Little miss particular

Popovers are picky. They can always think of some little-miss-particular reason not to rise. The ovens too cold, no too hot! they cry. My batter isn't warm enough! you used the wrong flour! you peeked before I had time!

But when you get them right—when they can think of no complaint—oh! are they a delight. They are warm, eggy, flakey, crisp: every nice adjective there is. They pull apart and deflate in your hands. They melt butter into a salty, golden stream, and pour it down their insides. They lap up jam, absorb the sweet, and then hand themselves over, submit.

And on a chilly morning, when it's still blue out, just barely light, there are few things better to have in your hands. They leave a bit of a mess, of course, in their wake, but like any favorite child, they manage to get away with it every time.

There's a laundry list of tricks and rules frustrated bakers have come up with over the years to coerce them into rising. It's said they prefer all-purpose flour, unbleached; large eggs, not cold but warm; and their whole milk at room temperature. They like their wets and their drys mixed separately, then folded gently to combine. They like to have their oven and their pan warmed up before they get in, and they like to sit on the bottom shelf. They like their pan greased but not too oily, lest they slip and their puffed tops fall. And most of all, they like their privacy. They do not like to be peeked at constantly; they prefer you keep the door shut while they go about their business. They rise with steam, and an open door means cold, condensation, and collapse.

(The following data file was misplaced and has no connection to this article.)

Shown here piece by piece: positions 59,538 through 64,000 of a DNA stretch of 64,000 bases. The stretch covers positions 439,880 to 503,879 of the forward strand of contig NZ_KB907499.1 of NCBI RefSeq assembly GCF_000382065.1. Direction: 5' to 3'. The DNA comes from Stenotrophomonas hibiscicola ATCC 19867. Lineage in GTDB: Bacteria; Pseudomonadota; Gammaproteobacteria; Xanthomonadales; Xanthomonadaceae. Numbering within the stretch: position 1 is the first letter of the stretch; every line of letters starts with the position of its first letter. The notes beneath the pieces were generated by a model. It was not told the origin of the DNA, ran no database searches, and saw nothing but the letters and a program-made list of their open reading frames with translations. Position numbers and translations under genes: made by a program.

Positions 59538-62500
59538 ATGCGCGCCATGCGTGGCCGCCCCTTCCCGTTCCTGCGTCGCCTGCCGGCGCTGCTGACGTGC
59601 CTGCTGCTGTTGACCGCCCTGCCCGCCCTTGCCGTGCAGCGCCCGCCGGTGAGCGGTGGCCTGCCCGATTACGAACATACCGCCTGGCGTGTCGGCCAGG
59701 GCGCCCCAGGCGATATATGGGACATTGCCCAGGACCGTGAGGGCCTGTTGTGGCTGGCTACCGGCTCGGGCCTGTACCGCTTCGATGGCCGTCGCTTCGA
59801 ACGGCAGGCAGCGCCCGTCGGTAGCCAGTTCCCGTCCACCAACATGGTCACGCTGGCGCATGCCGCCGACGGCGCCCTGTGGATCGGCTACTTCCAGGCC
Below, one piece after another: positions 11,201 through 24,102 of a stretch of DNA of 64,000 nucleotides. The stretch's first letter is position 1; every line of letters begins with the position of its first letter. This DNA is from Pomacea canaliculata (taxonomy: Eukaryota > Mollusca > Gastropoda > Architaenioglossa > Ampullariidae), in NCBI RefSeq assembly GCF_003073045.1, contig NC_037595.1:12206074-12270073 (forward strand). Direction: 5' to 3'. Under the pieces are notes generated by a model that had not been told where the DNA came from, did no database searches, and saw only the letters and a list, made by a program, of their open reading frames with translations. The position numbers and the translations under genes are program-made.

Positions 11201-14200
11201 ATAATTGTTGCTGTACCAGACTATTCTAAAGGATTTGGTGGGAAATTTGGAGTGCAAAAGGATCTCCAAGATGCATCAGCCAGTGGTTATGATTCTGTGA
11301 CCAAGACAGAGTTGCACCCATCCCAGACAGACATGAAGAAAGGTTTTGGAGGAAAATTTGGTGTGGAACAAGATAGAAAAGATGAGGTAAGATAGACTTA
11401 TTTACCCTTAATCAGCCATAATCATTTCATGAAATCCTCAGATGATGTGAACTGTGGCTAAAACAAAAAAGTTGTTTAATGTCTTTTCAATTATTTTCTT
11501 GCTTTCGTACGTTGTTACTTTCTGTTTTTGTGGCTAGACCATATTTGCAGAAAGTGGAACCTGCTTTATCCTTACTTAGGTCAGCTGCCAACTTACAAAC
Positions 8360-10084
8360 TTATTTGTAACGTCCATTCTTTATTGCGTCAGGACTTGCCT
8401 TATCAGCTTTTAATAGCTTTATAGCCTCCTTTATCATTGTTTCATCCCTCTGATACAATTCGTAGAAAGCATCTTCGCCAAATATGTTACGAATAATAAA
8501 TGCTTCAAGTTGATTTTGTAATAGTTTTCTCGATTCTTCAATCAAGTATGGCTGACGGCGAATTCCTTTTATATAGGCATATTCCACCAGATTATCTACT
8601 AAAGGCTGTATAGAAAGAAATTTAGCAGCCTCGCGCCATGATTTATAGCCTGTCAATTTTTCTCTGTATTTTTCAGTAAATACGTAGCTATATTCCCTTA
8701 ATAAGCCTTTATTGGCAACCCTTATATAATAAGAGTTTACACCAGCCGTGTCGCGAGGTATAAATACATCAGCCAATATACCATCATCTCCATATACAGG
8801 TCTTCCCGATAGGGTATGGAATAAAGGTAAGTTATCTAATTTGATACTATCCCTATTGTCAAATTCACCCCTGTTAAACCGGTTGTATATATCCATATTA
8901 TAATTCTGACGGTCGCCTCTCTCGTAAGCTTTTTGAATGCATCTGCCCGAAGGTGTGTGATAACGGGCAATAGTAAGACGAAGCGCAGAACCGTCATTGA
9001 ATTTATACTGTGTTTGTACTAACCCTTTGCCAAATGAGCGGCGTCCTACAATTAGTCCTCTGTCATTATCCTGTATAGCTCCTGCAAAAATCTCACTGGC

If you can manage to keep all this straight, they might just show you a good time.


adapted from the Joy of Cooking, 1997 edition

makes 11 popovers in a standard muffin tin

2 large eggs
1 and 1/4 cup whole milk
1 tablespoon butter
1 cup all-purpose flour, unbleached
1/2 teaspoon sea salt, ground

Preheat the oven to 450 degrees. Grease a popover or muffin pan and set it on the stovetop to warm up. While the oven is just warming up, pour the milk into a small mixing bowl, put the butter in another, grab the eggs, and put all three in the oven to warm up. After 5 to 10 minutes (depending on how quickly your oven warms up), or when they are about room temperature (65 to 70), take them out and whisk all together in the milk bowl. In measuring cup, combine flour and salt. Fold dry ingredients into wet until just mixed (it's no big deal to have a few small lumps).

Pour batter into warm pan, filling 11 wells about 3/4 full with batter, and the remaining one with water to avoid burning the pan. Bake 15 minutes at 450, and 15 to 20 minutes longer at 350. Remove popovers from oven and slit sides immediately with a knife so they don't deflate as they cool. Enjoy hot, with butter and jam.


Anonymous said...

I am really not in to popovers -- I don't know why, they're too eggy or something -- but I loved this post! Your writing is so fresh and clever and fun. Nice job, Little Miss Writer. XO, Mama

Emily Qi Wheeler said...

hey e-
never heard of doing just 11 and filling the other with water, cool! you'd be so proud, josh and i are cooking up a storm! in the last week, we've done a delicious quiche, chili, shepperd's pie, and various breads. im hoping we can find the time to come visit you and taste your cooking in february!
love, Em

Elspeth said...

I hadn't either, but a cookbook recommended it. (Of course, I didn't discover this trick until the second round of popovers, so I had already burned the pan!) But better luck for you all. So glad to hear you're cooking...I've been thinking of shepherd's pie myself. Come visit soon!



ccinnkeeper said...

I've had good luck with putting popovers in a cold oven. If you try it I'd love to know how it works for you.

Elspeth said...


I will certainly let you know if I try...that sounds like a good trick.



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